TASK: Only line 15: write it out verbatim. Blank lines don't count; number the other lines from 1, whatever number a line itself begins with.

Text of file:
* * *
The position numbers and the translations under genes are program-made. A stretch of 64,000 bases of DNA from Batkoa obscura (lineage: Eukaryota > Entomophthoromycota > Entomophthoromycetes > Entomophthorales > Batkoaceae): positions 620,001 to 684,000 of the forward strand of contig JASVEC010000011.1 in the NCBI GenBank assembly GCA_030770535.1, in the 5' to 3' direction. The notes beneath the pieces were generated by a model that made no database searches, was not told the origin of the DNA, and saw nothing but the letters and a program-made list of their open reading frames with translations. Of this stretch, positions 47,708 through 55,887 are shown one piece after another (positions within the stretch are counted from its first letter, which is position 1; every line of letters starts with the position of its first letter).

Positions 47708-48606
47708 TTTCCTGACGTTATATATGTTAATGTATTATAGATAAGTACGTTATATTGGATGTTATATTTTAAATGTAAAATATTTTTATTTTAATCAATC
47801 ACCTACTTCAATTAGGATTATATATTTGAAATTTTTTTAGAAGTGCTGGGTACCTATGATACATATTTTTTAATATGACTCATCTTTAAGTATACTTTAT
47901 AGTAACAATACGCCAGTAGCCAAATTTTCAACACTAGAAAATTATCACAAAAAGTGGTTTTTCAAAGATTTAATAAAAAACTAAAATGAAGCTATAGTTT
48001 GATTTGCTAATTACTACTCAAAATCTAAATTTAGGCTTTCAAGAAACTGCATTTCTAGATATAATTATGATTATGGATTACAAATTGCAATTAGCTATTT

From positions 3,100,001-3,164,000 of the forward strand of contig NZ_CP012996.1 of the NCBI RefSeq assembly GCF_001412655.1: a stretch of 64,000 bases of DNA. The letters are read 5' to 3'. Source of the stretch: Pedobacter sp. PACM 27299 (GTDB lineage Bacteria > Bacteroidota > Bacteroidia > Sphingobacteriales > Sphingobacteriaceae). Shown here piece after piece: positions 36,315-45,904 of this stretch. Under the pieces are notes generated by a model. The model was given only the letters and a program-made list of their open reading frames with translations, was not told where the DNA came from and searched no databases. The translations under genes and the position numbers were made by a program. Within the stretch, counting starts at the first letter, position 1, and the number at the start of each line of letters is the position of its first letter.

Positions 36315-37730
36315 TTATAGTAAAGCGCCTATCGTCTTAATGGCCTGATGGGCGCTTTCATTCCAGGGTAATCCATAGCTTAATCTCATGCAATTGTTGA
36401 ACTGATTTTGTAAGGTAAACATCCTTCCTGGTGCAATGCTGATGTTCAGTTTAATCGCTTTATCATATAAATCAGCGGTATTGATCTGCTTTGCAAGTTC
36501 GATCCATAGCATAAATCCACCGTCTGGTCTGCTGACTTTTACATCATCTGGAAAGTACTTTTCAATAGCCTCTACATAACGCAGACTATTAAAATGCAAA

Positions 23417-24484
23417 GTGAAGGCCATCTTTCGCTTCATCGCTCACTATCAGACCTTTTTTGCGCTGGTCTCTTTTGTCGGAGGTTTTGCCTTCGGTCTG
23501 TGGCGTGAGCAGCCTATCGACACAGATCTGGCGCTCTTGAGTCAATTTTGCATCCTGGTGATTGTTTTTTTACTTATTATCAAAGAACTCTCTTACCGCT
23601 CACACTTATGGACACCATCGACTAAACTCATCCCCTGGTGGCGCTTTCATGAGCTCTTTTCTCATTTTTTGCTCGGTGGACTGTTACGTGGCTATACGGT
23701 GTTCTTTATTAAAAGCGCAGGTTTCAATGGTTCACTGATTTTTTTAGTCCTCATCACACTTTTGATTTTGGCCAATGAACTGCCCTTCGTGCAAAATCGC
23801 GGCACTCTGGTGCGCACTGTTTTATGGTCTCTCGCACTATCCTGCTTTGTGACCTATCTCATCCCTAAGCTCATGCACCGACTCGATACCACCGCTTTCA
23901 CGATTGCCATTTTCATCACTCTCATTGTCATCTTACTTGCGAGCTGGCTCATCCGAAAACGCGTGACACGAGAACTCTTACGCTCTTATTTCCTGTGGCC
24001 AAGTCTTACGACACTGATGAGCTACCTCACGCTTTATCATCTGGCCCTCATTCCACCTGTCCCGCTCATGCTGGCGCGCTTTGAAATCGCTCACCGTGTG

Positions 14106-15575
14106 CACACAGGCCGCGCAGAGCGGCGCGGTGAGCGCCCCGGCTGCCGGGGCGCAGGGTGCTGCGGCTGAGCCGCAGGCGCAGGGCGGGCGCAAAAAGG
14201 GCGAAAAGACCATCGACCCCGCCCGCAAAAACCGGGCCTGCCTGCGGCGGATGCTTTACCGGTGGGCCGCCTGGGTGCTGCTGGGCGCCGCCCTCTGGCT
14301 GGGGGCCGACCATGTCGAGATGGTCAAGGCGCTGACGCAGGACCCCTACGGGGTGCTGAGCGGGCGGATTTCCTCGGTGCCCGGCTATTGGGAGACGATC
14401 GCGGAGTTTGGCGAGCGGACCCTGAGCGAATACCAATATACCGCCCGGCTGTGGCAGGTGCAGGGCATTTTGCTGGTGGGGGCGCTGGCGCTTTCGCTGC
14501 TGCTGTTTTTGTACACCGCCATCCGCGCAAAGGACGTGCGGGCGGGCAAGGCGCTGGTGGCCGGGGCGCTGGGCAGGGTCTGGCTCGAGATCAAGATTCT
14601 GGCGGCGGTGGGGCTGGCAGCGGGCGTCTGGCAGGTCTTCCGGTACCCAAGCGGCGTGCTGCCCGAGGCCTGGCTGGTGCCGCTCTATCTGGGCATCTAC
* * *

23601 CACACTTATGGACACCATCGACTAAACTCATCCCCTGGTGGCGCTTTCATGAGCTCTTTTCTCATTTTTTGCTCGGTGGACTGTTACGTGGCTATACGGT